Within the cohort without preexisting peanut sensitivity, 13.7% of the peanut avoidance group had developed peanut allergy at 60 months of age compared with 1.9% of the peanut consumption group, with an absolute risk reduction of 11.8% (CI 3.4 to 20.3; P<0.001) and relative risk reduction of 86.1%. Within the cohort with initial peanut sensitivity, 35.3% of the peanut avoidance group and 10.6% of the peanut consumption participants had developed peanut allergy, with an absolute difference in risk of 24.7% (CI 4.9 to 43.3; P=0.004) and relative reduction in risk of 70.0%. No deaths occurred during the study, and there were no significant differences in hospitalization rates or rates of adverse events.


The LEAP trial established that in children at high-risk for peanut allergy, consuming peanut products from an early age substantially reduces the risk for development of peanut allergy. This strategy is effective both as primary prevention in high-risk children without preexisting sensitivity and secondary prevention in individuals who are already sensitized. It should be noted the above conclusions do not apply to low-risk children (without an atopic predilection, such as severe eczema or known egg allergy) in whom any food tasting can be introduced without reservation when developmentally appropriate (actual food introduction requires adequate head control), typically 6 months [4].

This study was practice changing and was the first randomized trial to study early antigen introduction with the goal of allergy prevention. Prior to the study enrollment, clinical practice guidelines within the US and UK recommended total peanut avoidance in high-risk children and their mothers with the hope of allergy prevention. After the LEAP trial’s publication, a consensus guideline was published recommending the early introduction of peanuts in high-risk children [5] and in 2019 the AAP similarly updated their guidance [4]. The study investigators subsequently published a follow-up study LEAP-ON, establishing that the prevention of peanut allergy persists after 60 months, even if no peanuts are consumed for a year [6]. Ultimately, the LEAP trial changed the practice landscape around peanut allergy prevention with its robust findings that early introduction of peanuts in at-risk children is effective in preventing peanut allergy.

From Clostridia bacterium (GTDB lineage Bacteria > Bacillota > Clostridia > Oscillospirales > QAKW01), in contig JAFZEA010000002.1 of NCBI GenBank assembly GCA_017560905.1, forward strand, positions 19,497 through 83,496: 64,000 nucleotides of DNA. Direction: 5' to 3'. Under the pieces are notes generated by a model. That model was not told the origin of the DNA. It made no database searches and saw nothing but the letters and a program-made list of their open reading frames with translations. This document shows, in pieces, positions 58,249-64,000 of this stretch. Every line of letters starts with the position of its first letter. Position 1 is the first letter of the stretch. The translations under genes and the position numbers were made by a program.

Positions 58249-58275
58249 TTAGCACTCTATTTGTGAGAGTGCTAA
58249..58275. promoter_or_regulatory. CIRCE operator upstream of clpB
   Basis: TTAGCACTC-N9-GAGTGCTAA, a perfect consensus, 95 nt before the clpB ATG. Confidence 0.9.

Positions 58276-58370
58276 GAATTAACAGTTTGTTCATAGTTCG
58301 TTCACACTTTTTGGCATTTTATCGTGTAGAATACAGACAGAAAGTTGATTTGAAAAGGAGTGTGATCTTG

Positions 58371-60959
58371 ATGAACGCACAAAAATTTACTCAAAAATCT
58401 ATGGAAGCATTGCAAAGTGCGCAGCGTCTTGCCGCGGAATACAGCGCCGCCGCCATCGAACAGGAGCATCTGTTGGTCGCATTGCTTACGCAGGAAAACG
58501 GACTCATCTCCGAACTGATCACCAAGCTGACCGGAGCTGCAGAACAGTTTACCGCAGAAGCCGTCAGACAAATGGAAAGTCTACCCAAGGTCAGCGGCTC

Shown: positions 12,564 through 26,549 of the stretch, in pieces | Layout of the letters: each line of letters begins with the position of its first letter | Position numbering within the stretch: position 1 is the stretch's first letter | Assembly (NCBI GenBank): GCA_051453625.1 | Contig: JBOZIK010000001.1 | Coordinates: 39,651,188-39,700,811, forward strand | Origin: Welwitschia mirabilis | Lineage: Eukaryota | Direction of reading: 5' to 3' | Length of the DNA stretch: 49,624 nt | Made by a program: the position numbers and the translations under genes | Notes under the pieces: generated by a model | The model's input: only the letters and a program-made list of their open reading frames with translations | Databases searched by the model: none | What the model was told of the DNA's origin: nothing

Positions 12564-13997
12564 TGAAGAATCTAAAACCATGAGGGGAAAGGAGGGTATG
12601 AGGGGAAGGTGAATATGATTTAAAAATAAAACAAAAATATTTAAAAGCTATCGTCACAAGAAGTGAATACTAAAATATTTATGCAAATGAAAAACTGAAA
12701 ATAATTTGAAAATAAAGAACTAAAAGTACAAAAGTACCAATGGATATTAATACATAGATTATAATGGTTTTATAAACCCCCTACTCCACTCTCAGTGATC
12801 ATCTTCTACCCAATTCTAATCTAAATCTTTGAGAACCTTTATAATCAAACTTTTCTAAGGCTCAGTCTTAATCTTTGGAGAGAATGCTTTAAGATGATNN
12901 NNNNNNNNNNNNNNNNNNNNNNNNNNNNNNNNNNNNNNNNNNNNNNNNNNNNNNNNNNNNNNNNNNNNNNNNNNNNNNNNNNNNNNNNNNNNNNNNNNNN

F: Follow upto 60 mo of age
R: RandomizationInitial stratification by presence of peanut sensitization and subsequent randomization into peanut consumption or peanut avoidance groups
I: Intention to treatYes
S: Similar at baselineMore male in avoidance group (64.8% vs. 55.2%)
B: BlindingNO
E: Equal treatmentYes
S: Source (funding)National Institute of Allergy and Infectious Diseases and others

  1. American Academy of Pediatrics. Committee on Nutrition. Hypoallergenic infant formulas. Pediatrics. 2000 Aug;106(2 Pt 1):346-9. PMID: 10920165.
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  6. Du Toit G, Sayre PH, Roberts G, Sever ML, Lawson K, Bahnson HT, Brough HA, Santos AF, Harris KM, Radulovic S, Basting M, Turcanu V, Plaut M, Lack G; Immune Tolerance Network LEAP-On Study Team. Effect of Avoidance on Peanut Allergy after Early Peanut Consumption. N Engl J Med. 2016 Apr 14;374(15):1435-43. doi: 10.1056/NEJMoa1514209. Epub 2016 Mar 4. PMID: 26942922.